Thankfully, thoughtful educators, concerned citizens, and media representatives in the state are exposing your ruthless attack on public education—the provision that the founders of our nation considered essential to the survival of our democracy. You seem unable to distinguish between religious indoctrination and basic public education. Though Interfaith Alliance is a non-litigious agency, we are encouraging other agencies to file suits challenging your decision to use public tax dollars to build structures for churches across the state and to fund educational curricula that qualify more as a catechism than as a tool for holistic education. Of course, you flaunted your disregard for government-subsidized religion by choosing a Roman Catholic Church as the venue at which to sign your legislation!
When in 1785 the state of Virginia considered a bill that would fund “Teachers of the Christian Religion,” James Madison penned his famous remonstrance reminding his contemporaries, and indeed, generations to come, that “it is the duty of every man to render to the Creator such homage and such only as he believes to be acceptable to him.” Put another way, funding, participating in, and sending our children to religious education programs is the right and responsibility of faith communities, clergy, and parents as they see fit—not of our government. Every American also has an equal right to choose not to fund or participate in religious education.
Your voucher program also will fund private schools and curricula that are inevitably not up to the standards of quality information of public schools, and fund the teaching of theology, which goes against the fundamentals of our religious freedom. I was appalled to learn that private schools—funded with my taxes—will teach our children that evolution does not exist, using the fabled Loch Ness Monster as a “real” example, from textbooks that state:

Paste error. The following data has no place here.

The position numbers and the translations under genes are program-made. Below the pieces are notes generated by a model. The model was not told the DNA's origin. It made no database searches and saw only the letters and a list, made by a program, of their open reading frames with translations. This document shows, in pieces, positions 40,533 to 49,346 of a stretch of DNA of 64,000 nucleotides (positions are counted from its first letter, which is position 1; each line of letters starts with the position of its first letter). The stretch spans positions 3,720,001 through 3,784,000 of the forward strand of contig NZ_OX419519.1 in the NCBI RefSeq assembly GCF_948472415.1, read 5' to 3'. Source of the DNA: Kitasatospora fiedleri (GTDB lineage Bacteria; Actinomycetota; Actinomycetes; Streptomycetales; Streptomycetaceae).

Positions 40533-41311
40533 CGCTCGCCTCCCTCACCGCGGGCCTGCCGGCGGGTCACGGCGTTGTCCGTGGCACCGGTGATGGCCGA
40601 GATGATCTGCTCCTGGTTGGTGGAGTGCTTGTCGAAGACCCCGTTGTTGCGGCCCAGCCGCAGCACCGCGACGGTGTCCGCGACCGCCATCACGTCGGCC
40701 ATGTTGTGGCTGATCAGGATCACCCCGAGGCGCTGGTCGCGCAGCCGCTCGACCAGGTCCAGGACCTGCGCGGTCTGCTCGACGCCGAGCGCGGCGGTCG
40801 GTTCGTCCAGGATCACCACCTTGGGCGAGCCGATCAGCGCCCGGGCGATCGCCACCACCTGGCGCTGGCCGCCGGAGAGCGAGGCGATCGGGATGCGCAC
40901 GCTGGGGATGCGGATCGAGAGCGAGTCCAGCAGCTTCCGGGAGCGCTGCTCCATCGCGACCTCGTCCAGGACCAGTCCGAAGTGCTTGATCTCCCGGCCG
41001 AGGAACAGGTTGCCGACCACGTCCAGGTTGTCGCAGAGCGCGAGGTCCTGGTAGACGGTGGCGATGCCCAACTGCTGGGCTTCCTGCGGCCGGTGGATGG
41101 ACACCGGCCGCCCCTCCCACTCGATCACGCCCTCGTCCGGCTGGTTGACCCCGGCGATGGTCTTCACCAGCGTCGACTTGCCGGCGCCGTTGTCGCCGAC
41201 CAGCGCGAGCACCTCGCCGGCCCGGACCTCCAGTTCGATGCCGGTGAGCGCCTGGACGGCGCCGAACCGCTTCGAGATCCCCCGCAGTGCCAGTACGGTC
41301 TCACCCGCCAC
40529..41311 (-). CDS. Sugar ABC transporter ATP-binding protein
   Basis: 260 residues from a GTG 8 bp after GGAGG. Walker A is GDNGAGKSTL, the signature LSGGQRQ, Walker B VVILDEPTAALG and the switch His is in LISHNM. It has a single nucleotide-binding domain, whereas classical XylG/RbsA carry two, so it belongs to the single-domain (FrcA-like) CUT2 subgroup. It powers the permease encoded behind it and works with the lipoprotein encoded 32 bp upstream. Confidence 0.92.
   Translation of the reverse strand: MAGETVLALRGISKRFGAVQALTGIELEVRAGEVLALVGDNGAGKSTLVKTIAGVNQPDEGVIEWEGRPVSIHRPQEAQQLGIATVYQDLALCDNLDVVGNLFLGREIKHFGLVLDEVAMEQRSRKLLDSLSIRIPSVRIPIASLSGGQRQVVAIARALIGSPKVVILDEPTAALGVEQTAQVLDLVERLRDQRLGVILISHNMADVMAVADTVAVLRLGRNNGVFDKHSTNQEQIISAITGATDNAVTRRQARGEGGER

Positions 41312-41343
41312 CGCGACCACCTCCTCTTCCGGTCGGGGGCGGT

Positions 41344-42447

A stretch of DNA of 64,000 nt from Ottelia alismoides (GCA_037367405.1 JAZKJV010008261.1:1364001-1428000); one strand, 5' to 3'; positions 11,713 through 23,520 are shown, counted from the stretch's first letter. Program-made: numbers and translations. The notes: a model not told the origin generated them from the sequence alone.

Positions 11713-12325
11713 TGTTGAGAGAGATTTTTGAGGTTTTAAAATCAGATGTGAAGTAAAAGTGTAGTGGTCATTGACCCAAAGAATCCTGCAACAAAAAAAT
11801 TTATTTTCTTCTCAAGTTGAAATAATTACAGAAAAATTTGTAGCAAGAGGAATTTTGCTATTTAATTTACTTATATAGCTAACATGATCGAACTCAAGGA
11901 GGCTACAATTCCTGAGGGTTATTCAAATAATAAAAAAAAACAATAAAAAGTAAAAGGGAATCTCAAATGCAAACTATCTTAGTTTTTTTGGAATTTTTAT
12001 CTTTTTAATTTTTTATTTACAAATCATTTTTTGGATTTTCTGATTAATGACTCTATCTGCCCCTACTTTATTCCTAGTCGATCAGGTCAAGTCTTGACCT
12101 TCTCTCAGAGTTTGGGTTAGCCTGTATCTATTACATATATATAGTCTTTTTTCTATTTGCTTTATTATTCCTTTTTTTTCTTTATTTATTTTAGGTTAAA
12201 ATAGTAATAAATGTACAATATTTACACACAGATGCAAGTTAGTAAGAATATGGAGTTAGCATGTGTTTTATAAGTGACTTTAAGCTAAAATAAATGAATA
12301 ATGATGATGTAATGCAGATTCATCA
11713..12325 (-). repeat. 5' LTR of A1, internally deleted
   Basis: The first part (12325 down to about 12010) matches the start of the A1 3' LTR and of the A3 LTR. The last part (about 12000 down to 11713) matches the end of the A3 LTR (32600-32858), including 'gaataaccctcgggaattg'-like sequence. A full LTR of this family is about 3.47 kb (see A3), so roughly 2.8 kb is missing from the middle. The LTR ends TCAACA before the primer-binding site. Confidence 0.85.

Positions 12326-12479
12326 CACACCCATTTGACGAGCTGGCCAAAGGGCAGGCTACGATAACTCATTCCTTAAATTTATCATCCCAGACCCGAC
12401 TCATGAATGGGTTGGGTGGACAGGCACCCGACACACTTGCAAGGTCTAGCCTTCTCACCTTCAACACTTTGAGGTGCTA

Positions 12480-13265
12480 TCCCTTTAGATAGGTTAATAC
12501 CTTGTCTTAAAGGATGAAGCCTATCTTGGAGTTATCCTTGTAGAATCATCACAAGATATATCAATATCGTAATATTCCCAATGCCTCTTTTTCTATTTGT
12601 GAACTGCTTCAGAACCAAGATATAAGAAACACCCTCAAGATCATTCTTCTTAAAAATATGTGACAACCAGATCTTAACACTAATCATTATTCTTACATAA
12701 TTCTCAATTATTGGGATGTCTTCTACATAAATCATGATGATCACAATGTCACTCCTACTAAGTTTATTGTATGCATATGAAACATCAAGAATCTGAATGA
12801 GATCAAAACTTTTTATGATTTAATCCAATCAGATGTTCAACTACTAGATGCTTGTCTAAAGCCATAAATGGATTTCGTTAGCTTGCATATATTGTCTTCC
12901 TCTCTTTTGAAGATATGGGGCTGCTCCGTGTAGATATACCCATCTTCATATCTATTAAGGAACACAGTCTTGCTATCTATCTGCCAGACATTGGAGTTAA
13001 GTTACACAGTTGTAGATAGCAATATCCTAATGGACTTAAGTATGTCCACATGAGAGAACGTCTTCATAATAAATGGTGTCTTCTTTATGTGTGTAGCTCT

“God created each type of fish, amphibian, and reptile as separate, unique animals. Any similarities that exist among them are due to the fact that one Master Craftsmen fashioned them all.”
Let me be clear: I am not appalled that a Christian school is teaching its students that God created the Earth. Children in my church learn that every Sunday. I am appalled that these schools are teaching theology as science; and they’re doing so withgovernment money, my tax dollars. Teaching the theology of Creationism is part of the mission of religious schools, and religious education more broadly—I defend with my life’s work their right to teach future generations about their faith. But they should not receive financial support from our government to do so.